Last Friday I braved the distinctly un-British Mediterranean heat and…
Every knitter I know has a crazy amount of knitting books, possibly more than we’ll ever get through in depth. Although the craft is not a young one, we’re constantly looking for ways to update how it’s presented, so every year new books are published; from beautifully photographed technique guides to stitch dictionaries seeking to unearth new textures, but often you’ll find one definitive tome that contains most of what you need to know about how to push out your handknit boats.
Preparing for a talk recently I found myself rifling through my own collection and rediscovered this gem. It’s a fairly well-known book written by the early 20th century knitting doyenne, Marjory Tillotson. Originally published in 1934, it powered on through several editions – mine is a Fifth Edition published 14 years after the original in 1948. Tillotson was a popular hand knit designer who created patterns for spinners J Baldwin, and continued with them beyond their merger with Patons of Alloa in 1920 (to form Patons & Baldwin). She was a champion of ‘fashionable’ knitting and loved nothing more than to encourage knitters to go ‘off-piste’, adapt their patterns and knit according to their own measurements.
I can’t tell you how relevant this book still is, exactly 80 years on from the First Edition. You’ll find many very basic patterns but, bar some interesting dresses and suits in the ‘Fashion Supplement’ at the end, you won’t find the eyecatching designs of Margaret Murray and Jane Koster – instead, Marjory keeps her patterns basic with the intention of encouraging the knitter to add their own design touches. Incredibly clear diagrams help with this and support her instructions about techniques and measurements, such as this diagram for basic glove measurements – you can’t get much simpler and straightforward than this:
When you look at a diagram like this, naive but clearly drawn, it goes some way to unveiling the mystique around knitted fabric – start out with the measurements and shape and then, using your tension swatch, find a way of shaping your knitting accordingly.
Here’s another diagram which helps to break down the shaping in areas such as armholes, sleeve caps, shoulders and neck.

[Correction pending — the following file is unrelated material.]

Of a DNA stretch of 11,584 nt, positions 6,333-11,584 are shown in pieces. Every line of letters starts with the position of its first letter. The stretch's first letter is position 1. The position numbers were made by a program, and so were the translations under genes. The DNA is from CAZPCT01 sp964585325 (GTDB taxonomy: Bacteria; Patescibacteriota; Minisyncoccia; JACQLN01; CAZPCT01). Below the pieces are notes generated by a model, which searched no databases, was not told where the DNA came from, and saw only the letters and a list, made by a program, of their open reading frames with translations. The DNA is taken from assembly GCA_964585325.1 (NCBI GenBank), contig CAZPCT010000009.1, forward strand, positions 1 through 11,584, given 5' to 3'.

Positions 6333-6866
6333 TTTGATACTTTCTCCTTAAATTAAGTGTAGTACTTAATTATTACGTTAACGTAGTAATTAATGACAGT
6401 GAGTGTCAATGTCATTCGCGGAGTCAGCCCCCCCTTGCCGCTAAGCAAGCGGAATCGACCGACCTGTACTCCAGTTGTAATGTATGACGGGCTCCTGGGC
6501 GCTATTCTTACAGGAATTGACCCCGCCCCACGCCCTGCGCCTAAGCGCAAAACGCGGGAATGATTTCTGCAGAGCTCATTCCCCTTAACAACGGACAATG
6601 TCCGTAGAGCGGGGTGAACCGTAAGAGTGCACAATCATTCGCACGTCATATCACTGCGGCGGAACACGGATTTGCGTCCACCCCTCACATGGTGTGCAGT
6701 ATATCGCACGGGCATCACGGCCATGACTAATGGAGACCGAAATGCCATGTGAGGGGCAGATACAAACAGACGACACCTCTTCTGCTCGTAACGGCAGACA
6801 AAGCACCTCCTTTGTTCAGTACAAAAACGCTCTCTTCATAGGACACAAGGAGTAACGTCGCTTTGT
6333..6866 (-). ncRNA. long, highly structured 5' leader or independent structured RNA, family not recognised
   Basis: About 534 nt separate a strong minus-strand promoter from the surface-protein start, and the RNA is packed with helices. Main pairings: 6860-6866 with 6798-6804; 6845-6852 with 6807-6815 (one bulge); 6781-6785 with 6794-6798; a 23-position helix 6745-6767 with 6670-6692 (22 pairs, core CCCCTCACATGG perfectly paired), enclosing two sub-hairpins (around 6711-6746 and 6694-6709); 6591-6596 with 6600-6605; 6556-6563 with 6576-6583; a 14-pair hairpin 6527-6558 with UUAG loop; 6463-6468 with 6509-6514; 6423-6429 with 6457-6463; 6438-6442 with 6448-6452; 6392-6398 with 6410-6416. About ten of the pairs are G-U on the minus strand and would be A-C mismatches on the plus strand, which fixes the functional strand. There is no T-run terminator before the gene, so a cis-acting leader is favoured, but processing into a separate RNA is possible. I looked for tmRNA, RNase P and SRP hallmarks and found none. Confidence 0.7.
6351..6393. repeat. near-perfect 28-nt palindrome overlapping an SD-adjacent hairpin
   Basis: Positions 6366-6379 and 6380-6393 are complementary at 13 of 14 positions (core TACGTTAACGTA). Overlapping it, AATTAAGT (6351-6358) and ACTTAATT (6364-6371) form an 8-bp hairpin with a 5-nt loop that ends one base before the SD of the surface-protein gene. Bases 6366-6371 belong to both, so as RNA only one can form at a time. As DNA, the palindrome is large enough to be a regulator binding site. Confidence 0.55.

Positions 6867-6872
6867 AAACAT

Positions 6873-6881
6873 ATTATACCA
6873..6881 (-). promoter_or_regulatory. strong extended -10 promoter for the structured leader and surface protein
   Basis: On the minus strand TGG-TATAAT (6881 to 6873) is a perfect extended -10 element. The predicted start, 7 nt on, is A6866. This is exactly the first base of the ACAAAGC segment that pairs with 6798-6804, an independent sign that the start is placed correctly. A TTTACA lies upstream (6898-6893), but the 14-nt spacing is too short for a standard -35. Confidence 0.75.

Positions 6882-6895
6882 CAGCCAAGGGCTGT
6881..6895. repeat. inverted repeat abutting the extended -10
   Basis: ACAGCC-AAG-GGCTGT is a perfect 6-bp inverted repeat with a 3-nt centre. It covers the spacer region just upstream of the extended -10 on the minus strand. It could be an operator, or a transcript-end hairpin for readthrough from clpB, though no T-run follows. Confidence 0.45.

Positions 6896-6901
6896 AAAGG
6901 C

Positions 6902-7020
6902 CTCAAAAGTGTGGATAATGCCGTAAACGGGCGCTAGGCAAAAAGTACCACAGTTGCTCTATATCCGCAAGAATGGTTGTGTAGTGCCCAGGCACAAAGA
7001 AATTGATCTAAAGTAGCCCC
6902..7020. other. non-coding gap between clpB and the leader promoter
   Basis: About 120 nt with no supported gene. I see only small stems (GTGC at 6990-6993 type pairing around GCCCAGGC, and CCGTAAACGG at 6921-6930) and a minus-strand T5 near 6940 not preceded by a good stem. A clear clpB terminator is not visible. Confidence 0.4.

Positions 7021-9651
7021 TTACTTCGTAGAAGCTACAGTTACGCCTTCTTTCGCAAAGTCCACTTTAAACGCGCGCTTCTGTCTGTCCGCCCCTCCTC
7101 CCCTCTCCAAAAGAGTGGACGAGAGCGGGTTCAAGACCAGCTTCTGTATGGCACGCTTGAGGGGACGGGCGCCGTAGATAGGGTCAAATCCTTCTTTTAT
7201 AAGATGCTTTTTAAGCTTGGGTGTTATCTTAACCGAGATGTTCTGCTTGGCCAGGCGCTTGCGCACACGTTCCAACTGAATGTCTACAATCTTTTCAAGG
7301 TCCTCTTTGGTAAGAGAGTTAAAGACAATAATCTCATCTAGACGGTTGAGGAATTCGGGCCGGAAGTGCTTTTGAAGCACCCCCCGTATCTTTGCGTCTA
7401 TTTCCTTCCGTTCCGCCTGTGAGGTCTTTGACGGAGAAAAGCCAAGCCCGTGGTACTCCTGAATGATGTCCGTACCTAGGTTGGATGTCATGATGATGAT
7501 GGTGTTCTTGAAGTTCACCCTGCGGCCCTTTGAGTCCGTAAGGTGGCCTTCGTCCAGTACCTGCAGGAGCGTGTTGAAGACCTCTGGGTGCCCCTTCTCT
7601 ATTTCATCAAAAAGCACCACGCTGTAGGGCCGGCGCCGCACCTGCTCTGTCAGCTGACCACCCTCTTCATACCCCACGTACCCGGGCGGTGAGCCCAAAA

It’s not a definitive guide and the book can be problematic; as this blogpost from Barbara Knits Again points out, there are no methods for estimating how much yarn to use for each project, and in one section size 8 needles are recommended for a wide range of wools (although elsewhere in the book there is a simple guide chart for needle sizes, yarn weights and tension), but you can’t beat it for encouraging knitters to experiment with their designs.
I also love the sparky quotes on the subject from the Introduction to the First Edition, where she goes into detail about the techniques explained in the book which are intended to enable …
“… all hand-knitters to make jumpers, cardigans, babies’ woollies, etc., to their own measurements, and to their own designs, thereby converting the monotonous and parrot-wise method of knitting into a really creative art.”
She doesn’t stop there! The preface to the Fourth Edition notes that a new section entitled ‘The Fashion Supplement’ has been added, and comments:
“Readers are shown not only how to knit to printed designs and patterns, but how to create their own designs, so that the knitting art becomes not merely a pleasing and useful relaxation, but also a genuine means of self-expression.”
Isn’t that great? A genuine means of self-expression. And as if that wasn’t enough, the Fifth Edition declares that:
“Great pains have been taken to keep the work thoroughly up to date and, in preparing the new edition, designs that are no longer fashionable have been withdrawn and others substituted that admirably typify le dernier cri in modern knitwear, even in some cases to the extent of modifying the length of the skirts to bring them into line with the latest mode.”
Ah, le dernier cri in modern knitwear – what a lovely phrase.
So the next time you’re feeling the urge to experiment with your knitwear and are in the market for a new book, look no further than The Complete Knitting Book – your book shelves deserve it.